Animal studies show that magnesium deficiency may increase blood pressure and promote high blood pressure, which is a strong risk factor for heart disease (16Trusted Source, 17Trusted Source).

While direct evidence in humans is lacking, several observational studies suggest that low magnesium levels or poor dietary intake may raise blood pressure (18Trusted Source, 19Trusted Source, 20Trusted Source).

The strongest evidence for the benefits of magnesium comes from controlled studies.

Several reviews have concluded that magnesium supplements may lower blood pressure, especially in adults with high blood pressure (21Trusted Source, 22Trusted Source, 23Trusted Source).

Put simply, magnesium deficiency may increase blood pressure, which, in turn, increases the risk of heart disease. Nevertheless, more studies are needed before its role can be fully understood.

Evidence suggests magnesium deficiency may raise blood pressure. Additionally, supplements may benefit people with high blood pressure.

  1. Asthma
    Magnesium deficiency is sometimes seen in people with severe asthma (24Trusted Source, 25Trusted Source).

Additionally, magnesium levels tend to be lower in individuals with asthma than in people who do not have this condition (26Trusted Source, 27Trusted Source).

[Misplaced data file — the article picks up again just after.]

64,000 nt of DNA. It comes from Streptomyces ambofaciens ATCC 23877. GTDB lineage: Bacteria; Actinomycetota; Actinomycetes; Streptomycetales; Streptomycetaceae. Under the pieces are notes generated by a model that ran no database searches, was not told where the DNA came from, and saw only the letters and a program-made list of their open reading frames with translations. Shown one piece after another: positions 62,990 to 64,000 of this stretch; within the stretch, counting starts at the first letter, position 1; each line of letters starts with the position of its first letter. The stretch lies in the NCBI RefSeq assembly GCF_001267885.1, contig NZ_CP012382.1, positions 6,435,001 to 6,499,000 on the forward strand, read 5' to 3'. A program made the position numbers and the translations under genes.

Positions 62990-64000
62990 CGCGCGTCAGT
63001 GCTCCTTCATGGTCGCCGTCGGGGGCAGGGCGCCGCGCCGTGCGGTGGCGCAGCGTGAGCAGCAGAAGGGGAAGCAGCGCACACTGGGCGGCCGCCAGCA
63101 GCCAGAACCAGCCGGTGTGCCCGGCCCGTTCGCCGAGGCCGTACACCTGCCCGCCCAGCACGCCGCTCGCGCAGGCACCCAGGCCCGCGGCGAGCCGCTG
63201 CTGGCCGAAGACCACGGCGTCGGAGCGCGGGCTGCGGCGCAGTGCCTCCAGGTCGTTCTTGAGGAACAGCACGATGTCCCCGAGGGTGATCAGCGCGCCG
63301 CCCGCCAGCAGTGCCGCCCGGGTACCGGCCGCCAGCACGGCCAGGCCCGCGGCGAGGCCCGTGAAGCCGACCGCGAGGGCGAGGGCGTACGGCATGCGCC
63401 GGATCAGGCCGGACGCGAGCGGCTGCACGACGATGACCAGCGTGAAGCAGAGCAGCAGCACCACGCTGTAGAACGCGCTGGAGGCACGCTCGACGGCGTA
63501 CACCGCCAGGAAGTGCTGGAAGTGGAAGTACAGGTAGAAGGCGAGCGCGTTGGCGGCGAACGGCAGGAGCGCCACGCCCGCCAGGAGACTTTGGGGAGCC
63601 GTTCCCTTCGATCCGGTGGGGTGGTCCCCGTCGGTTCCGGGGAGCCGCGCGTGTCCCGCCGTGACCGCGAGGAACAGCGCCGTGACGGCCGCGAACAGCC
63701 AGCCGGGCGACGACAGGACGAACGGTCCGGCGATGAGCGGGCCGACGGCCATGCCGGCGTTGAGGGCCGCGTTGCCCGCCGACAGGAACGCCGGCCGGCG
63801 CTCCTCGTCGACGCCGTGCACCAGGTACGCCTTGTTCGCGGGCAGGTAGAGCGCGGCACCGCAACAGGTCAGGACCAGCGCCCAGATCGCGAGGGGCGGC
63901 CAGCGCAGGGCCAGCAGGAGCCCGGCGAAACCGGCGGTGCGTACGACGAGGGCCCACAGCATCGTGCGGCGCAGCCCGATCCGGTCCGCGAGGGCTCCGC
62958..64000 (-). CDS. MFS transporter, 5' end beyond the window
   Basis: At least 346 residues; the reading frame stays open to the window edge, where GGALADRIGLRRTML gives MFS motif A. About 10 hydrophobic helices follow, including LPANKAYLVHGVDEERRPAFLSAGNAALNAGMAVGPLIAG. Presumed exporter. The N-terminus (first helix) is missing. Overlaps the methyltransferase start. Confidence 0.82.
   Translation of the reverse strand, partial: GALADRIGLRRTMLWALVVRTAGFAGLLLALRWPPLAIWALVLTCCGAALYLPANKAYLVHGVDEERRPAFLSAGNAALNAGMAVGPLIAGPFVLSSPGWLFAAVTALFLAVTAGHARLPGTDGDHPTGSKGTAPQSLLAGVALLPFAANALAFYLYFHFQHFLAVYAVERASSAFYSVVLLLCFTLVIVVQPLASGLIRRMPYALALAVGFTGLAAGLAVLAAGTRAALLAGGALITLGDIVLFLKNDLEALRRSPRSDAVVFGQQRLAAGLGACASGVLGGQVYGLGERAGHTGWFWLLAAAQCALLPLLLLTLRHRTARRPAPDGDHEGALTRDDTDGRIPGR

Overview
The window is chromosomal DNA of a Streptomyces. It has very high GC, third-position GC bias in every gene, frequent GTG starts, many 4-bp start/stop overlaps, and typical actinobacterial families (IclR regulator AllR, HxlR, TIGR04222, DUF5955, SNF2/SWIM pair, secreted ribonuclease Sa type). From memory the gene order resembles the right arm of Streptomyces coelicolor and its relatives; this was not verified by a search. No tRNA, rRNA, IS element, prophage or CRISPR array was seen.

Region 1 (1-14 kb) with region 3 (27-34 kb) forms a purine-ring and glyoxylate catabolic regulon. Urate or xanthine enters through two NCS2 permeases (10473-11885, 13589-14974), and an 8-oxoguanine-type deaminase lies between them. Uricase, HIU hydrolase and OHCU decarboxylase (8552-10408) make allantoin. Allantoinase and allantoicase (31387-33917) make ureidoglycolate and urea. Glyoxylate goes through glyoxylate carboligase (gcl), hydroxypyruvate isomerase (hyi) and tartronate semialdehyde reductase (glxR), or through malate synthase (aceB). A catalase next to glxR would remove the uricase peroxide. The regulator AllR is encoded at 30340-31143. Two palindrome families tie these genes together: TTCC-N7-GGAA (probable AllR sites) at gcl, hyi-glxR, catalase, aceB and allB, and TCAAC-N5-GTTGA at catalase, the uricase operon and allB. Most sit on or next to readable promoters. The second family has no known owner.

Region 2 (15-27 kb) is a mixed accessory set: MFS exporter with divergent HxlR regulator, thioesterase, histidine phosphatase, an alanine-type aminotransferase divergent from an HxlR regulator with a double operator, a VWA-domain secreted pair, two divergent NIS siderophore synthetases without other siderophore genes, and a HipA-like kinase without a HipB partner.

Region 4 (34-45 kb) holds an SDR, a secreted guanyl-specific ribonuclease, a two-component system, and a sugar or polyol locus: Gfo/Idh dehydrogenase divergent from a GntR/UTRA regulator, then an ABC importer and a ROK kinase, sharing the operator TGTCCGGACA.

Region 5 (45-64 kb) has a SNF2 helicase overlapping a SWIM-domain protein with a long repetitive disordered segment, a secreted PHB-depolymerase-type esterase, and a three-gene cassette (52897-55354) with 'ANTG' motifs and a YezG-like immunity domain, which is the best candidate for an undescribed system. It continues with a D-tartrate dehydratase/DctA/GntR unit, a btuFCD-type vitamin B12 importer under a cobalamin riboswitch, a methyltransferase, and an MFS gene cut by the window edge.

Researchers believe a lack of magnesium may cause the buildup of calcium in the muscles lining the airways of the lungs. This causes the airways to constrict, making breathing more difficult (28Trusted Source).

Interestingly, an inhaler with magnesium sulfate is sometimes given to people with severe asthma to help relax and expand the airways. For those with life-threatening symptoms, injections are the preferred method of delivery (29Trusted Source, 30Trusted Source).

However, evidence for the effectiveness of dietary magnesium supplements in individuals with asthma is inconsistent (31Trusted Source, 32Trusted Source, 33Trusted Source).

In short, scientists believe severe asthma may be linked to magnesium deficiency in some people, but further studies are needed to investigate its role.

Magnesium deficiency has been associated with severe asthma. However, its role in the development of asthma is not entirely understood.

  1. Irregular heartbeat
    Heart arrhythmia, or irregular heartbeat, is among the most serious possible effects of magnesium deficiency (34Trusted Source).

Arrhythmia can range from causing no symptoms to causing very serious symptoms. In some people, it may cause heart palpitations, which are pauses between heartbeats.

Other possible symptoms of arrhythmia include:

shortness of breath
chest pain